U.S. stocks kicked off a furious rally this week. Many pundits credit investor enthusiasm to the media’s pronouncement over the weekend that Joe Biden had won the November 3rd election.
One market analyst referred to the rally as the “Biden Bounce.” Others pinned the gains on the announcement from Pfizer that in trials, its COVID-19 vaccine is over 90% effective. That gave investors hope that there is a light at the end of the tunnel when it comes to the economic impact of the pandemic.
Whatever the reason, the Dow Jones Industrial Average kicked off the week by soaring over 5%. That included the largest single-day point gain in the index’s history. And while the DJIA hasn’t eclipsed its all-time high set earlier in 2020, it’s certainly within spitting distance.
But in this volatile year, we’ve seen that markets don’t rise in a straight line. Wednesday and Thursday saw the market give back some of those gains.
This leads us to wonder if the stock rally will continue, or whether it will run out of puff. Let’s look to see if we can figure out just how far the bull may have to run…
Biden Wins The White House – While President Trump is yet to concede, amid court battles and recounts, as far as Wall Street is concerned, the election is over. And that means Joe Biden is all but certain to be the next president.
Biden’s supporters have noted the stock market rally as evidence that investors and the business community is thrilled about the incoming president’s policies. But there’s reason to doubt that type of claim.
Recall that Moody’s had estimated Biden’s tax plan (which includes higher capital gains and corporate taxes) would act as a net headwind for U.S. stocks. That includes slower growth and lower dividend yield. 65% of S&P 500 CEOs surveyed in October indicated Biden’s proposed tax increases would result in slower growth and lower employment.
Additionally, while AP, Fox, and CNN all pronounced the win for Biden/Harris on Saturday, when markets were closed, don’t forget that stocks had actually been rallying since November 2nd. That was before the election and before Biden had been declared the winner.
Furthermore, U.S. stocks had rallied in unison with stock market rallies in Germany, Japan, UK, and other global markets. The stock rally in the Nikkei and DAX started on October 30th. It may stretch credibility to try to tie a global stock market rally to a U.S. election that occurred several days later.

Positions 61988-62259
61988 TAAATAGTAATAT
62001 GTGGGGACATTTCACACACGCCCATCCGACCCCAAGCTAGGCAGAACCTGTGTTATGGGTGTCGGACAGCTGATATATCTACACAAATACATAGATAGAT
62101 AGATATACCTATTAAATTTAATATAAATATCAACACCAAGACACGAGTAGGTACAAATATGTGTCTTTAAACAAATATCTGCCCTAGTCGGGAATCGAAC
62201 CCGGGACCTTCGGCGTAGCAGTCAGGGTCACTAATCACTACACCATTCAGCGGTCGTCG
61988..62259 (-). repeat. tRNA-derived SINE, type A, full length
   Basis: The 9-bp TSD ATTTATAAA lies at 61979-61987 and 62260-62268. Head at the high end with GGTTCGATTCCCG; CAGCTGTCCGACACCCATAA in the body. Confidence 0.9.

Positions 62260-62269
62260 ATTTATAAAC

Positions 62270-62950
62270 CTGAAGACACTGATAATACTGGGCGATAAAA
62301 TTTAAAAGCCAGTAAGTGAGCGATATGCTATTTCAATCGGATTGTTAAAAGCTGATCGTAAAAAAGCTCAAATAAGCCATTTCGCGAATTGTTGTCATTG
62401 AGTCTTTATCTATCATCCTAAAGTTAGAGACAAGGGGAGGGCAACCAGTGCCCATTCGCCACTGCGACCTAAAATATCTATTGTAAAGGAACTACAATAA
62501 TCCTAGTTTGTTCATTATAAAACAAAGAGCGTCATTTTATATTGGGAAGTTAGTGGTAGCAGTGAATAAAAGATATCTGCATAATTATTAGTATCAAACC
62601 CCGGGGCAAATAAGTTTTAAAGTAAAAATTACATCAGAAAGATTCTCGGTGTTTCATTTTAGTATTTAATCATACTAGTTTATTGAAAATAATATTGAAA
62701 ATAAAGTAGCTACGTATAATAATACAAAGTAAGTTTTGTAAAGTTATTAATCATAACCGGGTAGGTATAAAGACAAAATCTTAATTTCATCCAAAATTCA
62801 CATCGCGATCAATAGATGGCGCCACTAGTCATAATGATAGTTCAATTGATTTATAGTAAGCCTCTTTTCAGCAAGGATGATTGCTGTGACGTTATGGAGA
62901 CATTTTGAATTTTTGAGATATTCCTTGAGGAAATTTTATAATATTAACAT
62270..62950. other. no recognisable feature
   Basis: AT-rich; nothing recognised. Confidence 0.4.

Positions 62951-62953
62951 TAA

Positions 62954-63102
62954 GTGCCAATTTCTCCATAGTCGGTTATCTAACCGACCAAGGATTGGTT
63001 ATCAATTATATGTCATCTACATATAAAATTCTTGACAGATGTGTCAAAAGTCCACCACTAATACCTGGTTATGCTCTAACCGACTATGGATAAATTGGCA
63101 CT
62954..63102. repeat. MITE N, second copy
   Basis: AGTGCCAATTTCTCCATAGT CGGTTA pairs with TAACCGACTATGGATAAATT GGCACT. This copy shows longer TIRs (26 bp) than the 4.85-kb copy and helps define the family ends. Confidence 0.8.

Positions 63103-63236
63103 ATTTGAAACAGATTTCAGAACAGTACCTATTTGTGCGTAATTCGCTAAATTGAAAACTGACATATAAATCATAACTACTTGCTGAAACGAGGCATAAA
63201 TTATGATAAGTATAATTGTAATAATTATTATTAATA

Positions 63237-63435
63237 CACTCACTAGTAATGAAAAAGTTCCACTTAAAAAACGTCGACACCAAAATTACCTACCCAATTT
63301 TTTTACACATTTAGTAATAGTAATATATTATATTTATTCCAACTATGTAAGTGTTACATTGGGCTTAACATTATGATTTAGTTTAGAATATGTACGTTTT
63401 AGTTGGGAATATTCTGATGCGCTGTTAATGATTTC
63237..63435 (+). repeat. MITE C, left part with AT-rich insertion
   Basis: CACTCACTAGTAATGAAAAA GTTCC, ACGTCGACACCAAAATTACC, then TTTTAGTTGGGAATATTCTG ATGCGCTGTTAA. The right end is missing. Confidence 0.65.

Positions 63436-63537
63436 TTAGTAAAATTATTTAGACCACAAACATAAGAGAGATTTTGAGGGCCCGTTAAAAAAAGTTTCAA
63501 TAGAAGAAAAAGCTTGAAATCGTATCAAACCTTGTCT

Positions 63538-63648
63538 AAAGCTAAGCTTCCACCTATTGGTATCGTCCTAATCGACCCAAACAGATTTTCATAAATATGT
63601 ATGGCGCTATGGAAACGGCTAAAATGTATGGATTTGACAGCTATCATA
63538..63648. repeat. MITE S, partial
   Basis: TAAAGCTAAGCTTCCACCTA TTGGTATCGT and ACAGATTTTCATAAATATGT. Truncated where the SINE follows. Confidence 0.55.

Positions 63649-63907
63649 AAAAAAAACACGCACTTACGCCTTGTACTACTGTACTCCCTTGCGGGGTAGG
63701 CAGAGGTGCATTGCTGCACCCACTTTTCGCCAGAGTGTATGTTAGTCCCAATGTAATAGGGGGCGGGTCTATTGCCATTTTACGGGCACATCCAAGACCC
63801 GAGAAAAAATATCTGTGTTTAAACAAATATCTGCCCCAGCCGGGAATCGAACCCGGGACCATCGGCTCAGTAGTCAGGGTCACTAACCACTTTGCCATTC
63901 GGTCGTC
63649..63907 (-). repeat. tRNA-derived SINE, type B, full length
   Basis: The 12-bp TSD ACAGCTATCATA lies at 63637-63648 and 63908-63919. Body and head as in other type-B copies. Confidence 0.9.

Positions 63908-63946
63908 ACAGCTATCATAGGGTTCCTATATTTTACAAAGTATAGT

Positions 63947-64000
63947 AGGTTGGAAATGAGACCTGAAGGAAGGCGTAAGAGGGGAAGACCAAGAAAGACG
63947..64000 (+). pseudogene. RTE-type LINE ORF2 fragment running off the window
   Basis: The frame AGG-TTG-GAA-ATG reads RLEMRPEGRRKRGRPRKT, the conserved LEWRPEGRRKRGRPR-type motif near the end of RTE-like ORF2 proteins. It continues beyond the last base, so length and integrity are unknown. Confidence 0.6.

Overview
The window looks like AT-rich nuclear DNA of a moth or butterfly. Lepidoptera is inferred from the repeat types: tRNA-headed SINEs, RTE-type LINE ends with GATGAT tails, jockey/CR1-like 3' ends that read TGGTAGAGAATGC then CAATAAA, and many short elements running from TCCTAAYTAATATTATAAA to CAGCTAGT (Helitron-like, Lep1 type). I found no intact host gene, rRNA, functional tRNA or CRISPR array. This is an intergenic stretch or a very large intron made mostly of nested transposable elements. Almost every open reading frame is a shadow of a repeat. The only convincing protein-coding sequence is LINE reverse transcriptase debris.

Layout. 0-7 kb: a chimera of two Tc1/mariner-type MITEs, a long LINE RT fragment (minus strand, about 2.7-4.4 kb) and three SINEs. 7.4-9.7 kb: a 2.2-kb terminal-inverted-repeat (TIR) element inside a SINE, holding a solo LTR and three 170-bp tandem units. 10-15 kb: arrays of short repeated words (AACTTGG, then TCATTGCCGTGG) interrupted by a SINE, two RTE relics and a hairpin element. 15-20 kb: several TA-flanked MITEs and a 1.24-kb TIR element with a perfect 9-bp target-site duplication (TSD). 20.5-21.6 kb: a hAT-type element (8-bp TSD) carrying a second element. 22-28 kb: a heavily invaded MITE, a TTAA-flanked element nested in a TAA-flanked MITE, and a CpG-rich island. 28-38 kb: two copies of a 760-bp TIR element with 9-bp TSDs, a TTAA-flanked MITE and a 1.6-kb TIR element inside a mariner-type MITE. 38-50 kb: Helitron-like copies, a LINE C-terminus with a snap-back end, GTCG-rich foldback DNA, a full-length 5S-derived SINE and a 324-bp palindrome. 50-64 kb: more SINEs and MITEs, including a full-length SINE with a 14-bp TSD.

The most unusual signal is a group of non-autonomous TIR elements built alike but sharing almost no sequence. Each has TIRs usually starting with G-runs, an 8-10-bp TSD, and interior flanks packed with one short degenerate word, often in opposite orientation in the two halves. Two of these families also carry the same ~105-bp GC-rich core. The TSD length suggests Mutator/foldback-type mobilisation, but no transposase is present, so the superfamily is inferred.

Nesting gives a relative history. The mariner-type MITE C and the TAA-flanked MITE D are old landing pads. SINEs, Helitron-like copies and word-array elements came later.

Vaccine Tantalizingly Close – Pfizer announced its COVID-19 vaccine has been over 90% effective in clinical trials and should be available by the end of the year. That assumes Operation Warp Speed’s FDA fast-track production remains in effect. Pfizer expects widespread availability of the vaccine in early 2021.
From an economic perspective, it’s good news. Many industries, such as airlines, hotels, restaurants, movie theaters, and others are still only at 20% of their pre-pandemic-customer levels. Carnival Cruise Lines, as one example, rallied over 35% following the Pfizer announcement, while the broader market was up about 5%.
Notably, as you may expect, some “Stay at Home” stocks dropped on the news of a potential vaccine. Peloton and Zoom both fell around 20% as a result. If things go back to normal (or near normal), the demand for home exercise equipment and video conferencing services may drop.
Post-Election Rallies Are Normal – Dating back to 1980, almost every presidential election year follows a similar pattern: downtrends in the weeks leading to the election, and then a stock market rally following in November/December, after the election.
Only President Bill Clinton’s first election in 1992 saw stocks lower in the two months after election day. Even then, the market was only down about 1%. All other elections have seen stocks rally in the weeks following the election, no matter which party won the White House.
So this market reaction is perfectly normal. And we shouldn’t be surprised if markets continue to rise, on average, through the end of the year. Although, as pointed out before, you should never expect that to be in a straight line.
One thing is for sure: After a very combative election year and after having been shut-in for months on end, it does feel as if investors are breathing a collective sigh of relief. We shall see how long that relief continues.
All the best,